Minnesota band Trampled By Turtles wrote and recorded its latest album, “Stars and Satellites,” like many bluegrass bands before them, in the living room of a log cabin.
The band – who I’ve been hearing a lot about lately from local fans – plays the Waiting Room on Monday at 9 p.m. at The Waiting Room Lounge. Tickets, $15 in advance and $18 day of show, are available here. Joe Pug opens the show.
I caught up with mandolin player Erik Berry during a short stay at his Minnesota home before the band headed out for Newport Folk Festival and Lollapalooza and, finally, Omaha.
Q. Most of the members of Trampled By Turtles came from rock backgrounds, not folk or bluegrass backgrounds. Is that what drew you guys to this kind of music?
A. It’s different reasons for different guys. Dave Simonett has the most dramatic story. He had his electric guitar and his amp stolen, so he had no choice but to play acoustic music.
I was playing bass in rock bands, but I owned a mandolin. When I was sitting around a campfire, I was sick of being another guy with a guitar, so I was itching to play that out.
One of Dave’s first solo acoustic shows was opening for one of my band’s last shows. I more or less invited myself to play mandolin with him. That’s how he and I started playing together. Then we met the other guys while we were playing.
Q. Playing the mandolin must have been a transition, but you seem to like it.
A. Yes. When I’d go rehearse with Trampled, I’d have a backpack with some cables and my mandolin. With this other band, I had to lug in my bass, my bass amp, and all the other stuff I needed. I thought, “It’s so much easier to have the backpack and the mandolin. I think we all felt a lot of that.
It’s ironic now because we have so much gear now. (Laughs) In the early days, we didn’t use much gear, and it wound up being fun and refreshing.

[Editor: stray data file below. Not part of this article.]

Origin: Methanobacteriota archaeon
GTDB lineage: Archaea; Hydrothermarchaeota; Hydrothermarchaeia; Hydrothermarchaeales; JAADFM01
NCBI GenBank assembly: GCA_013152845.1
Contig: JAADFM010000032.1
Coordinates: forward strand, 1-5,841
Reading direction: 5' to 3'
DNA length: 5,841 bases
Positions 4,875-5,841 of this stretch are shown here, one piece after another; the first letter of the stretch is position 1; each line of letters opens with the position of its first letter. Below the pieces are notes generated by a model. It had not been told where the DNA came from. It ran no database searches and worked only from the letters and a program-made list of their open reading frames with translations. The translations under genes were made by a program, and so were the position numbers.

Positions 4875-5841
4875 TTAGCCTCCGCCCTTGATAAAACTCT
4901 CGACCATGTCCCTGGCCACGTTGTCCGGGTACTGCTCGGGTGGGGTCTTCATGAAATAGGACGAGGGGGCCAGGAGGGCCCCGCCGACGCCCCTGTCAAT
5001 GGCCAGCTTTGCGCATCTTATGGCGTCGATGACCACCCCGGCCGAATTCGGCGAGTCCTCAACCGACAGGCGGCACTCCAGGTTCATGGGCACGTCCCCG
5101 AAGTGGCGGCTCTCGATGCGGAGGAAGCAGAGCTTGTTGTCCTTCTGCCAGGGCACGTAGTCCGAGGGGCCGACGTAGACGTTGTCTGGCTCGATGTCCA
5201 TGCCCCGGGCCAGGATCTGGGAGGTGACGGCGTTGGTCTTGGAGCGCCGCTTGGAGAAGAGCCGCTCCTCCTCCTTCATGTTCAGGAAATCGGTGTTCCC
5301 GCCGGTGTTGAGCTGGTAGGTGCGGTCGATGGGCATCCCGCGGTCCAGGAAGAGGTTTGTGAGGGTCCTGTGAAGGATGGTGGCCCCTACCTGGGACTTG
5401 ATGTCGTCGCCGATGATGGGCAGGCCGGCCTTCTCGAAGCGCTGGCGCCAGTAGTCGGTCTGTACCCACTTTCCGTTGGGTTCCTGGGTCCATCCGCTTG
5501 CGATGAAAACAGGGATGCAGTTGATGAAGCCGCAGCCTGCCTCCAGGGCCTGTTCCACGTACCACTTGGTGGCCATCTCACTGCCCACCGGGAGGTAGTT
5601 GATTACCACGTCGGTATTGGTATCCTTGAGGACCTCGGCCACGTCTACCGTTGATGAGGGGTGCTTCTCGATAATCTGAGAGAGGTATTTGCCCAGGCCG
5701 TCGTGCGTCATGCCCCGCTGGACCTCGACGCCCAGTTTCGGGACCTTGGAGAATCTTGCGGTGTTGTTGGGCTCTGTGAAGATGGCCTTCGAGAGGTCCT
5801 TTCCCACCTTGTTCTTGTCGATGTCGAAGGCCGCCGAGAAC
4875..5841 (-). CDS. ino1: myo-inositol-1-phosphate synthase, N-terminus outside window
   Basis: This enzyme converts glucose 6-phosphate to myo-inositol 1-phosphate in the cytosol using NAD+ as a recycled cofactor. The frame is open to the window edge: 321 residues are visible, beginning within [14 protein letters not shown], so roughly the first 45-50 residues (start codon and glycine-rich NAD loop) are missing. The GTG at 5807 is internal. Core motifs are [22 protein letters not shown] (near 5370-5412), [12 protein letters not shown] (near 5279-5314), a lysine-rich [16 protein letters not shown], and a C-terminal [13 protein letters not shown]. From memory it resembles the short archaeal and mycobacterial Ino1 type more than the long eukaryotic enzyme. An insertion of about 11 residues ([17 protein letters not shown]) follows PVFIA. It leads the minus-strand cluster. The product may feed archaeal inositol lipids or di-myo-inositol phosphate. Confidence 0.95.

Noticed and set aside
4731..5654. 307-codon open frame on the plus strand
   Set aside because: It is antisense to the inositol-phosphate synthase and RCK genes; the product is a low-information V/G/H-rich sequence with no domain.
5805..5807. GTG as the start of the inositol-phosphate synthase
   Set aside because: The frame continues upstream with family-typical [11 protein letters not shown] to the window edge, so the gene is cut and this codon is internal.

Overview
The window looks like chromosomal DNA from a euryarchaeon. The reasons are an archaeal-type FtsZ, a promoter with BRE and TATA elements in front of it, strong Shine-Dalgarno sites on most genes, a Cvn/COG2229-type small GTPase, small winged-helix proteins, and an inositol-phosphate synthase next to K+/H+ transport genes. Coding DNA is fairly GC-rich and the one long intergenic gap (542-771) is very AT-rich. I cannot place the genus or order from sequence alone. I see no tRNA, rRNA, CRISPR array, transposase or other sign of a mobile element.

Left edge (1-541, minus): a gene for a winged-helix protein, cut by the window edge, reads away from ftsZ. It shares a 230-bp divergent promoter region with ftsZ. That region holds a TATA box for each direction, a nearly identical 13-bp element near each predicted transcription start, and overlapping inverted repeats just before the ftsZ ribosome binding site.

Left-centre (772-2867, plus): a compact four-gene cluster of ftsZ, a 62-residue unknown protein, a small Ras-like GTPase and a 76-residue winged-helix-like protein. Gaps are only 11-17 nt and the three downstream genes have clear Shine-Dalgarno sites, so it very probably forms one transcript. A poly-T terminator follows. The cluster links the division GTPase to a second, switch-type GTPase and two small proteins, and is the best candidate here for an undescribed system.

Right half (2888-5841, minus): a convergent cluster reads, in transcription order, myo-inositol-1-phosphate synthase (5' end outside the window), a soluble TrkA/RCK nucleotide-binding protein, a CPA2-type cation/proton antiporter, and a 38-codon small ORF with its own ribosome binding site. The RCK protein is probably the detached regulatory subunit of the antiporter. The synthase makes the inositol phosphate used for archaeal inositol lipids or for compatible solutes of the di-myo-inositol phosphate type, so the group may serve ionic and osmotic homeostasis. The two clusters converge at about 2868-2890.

Q. You guys recorded “Stars and Satellites” in a log cabin instead of a traditional studio. How did that work?
A. It was a vacation rental. They were describing it as a log cabin, but it was on 10 acres in theMinnesotanorthwoods and had a sauna, hot tub and a garage converted into a bar. You name it, they had it there.
What was really nice about it was, for myself, my baby girl had been born in August, so I had this really new baby. It was important for me to be able to go home and it’s only 12 miles from where I lived. It was almost a conventional existence: I’d wake up, play with my 4-year-old son and coo over the baby and talk to my wife and then go to the recording studio. We’d record all day and then I’d go home and eat dinner.
For everyone else in the band, it was a working vacation. For me, it was on new dad thing. And for all of us, it was very relaxing and very fun.
We rented for a total of six days and they weren’t continuous days, so we had to be very focused and very intense on what we were doing. All the material we had to record we wanted to record there so they had the same feel. On “Palomino,” that didn’t happen. We recorded in several different places.
This time, we were very relaxed, which made us even more focused. Plus, Dave brought in all this introspective material, so that was great.
That place has been sold, so we can never, ever do it again. (Laughs)
Q. As you said, there are some songs that are introspective, but slower on the album. There’s also some lightning-fast barn burners in there, too. Do you have a preference?
A. Not so much. One of the things I like about “Stars and Satellites,” it has let us play slower material during a show.
Physically, it’s sometimes nice to take a breather, so it makes it easier to play the big stuff. It’s made the setlist breathe a little bit better and it makes us a lot more physically relaxed and comfortable, so I feel like we’re playing the faster stuff better.
Q. I’ve been asking this of a lot of people lately, but there seems to be a folk and bluegrass trend going on all at the same time. Where do you think that comes from?
A. I think a lot of it comes from, if you notice a similar thing in a variety of places, they see a trend, so another person looks for that trend.
You see a band like Mumford & Sons that have a lot of that kind of music and then Dawes, which definitely fits in the spriit of the music if not the tones. At that point, you can say, “Look at all these bands that do this.”
From my perspective, there isn’t a trend. I don’t know the Mumford guys and I don’t know the Dawes guys. People will say to me, “Obviously, those guys are a huge influence on you.” No, I didn’t even know them. Our biggest influences were records of guys like Bill Monroe and Ralph Stanley.
Of course, before this, we played in rock bands, so our idea of what to do when we get excited is different than Bill Monroe’s because we’re used to volume.
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